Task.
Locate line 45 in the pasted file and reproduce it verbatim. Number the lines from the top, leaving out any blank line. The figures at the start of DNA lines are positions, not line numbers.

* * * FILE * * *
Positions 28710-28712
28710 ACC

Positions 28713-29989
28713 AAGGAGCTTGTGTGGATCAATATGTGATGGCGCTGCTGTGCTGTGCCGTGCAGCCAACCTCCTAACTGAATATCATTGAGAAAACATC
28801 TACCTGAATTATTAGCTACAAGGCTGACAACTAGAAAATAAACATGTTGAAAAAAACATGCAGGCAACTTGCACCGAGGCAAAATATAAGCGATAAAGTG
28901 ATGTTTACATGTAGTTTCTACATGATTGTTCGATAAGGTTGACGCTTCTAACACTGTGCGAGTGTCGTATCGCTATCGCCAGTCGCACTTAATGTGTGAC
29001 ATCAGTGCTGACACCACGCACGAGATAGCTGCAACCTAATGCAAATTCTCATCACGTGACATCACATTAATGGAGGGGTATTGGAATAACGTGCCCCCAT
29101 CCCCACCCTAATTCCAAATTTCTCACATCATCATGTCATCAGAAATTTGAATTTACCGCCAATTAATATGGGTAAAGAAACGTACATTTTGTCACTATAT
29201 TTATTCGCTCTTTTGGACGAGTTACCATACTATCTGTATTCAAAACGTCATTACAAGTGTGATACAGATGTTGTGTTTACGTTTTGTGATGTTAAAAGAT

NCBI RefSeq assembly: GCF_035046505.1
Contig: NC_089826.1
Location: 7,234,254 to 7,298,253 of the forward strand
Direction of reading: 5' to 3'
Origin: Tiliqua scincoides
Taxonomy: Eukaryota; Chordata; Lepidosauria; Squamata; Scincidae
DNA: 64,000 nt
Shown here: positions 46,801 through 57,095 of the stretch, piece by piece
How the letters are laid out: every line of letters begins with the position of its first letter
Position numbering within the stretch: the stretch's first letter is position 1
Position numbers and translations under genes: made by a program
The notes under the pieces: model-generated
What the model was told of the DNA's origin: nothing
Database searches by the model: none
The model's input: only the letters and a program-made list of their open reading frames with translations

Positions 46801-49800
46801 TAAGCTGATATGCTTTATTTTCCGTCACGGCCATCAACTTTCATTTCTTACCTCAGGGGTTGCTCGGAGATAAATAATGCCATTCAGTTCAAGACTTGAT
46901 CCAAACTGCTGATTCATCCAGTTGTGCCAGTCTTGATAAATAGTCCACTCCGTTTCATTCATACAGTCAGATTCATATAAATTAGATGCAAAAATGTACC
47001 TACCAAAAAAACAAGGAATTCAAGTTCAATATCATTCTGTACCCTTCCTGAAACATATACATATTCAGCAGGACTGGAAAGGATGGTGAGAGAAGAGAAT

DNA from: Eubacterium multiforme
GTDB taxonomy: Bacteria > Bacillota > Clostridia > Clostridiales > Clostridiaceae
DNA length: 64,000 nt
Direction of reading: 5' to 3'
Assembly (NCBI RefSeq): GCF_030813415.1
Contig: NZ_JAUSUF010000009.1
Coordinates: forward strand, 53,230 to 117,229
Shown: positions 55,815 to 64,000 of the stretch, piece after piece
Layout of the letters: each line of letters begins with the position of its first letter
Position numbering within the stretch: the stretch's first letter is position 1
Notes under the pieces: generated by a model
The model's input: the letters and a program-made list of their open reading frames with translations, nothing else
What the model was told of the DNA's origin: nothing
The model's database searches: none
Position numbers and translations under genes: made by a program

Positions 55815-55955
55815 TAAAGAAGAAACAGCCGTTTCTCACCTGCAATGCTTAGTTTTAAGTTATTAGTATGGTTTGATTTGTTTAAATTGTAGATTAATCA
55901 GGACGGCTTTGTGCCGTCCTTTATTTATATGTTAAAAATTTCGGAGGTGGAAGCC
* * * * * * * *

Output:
55815 TAAAGAAGAAACAGCCGTTTCTCACCTGCAATGCTTAGTTTTAAGTTATTAGTATGGTTTGATTTGTTTAAATTGTAGATTAATCA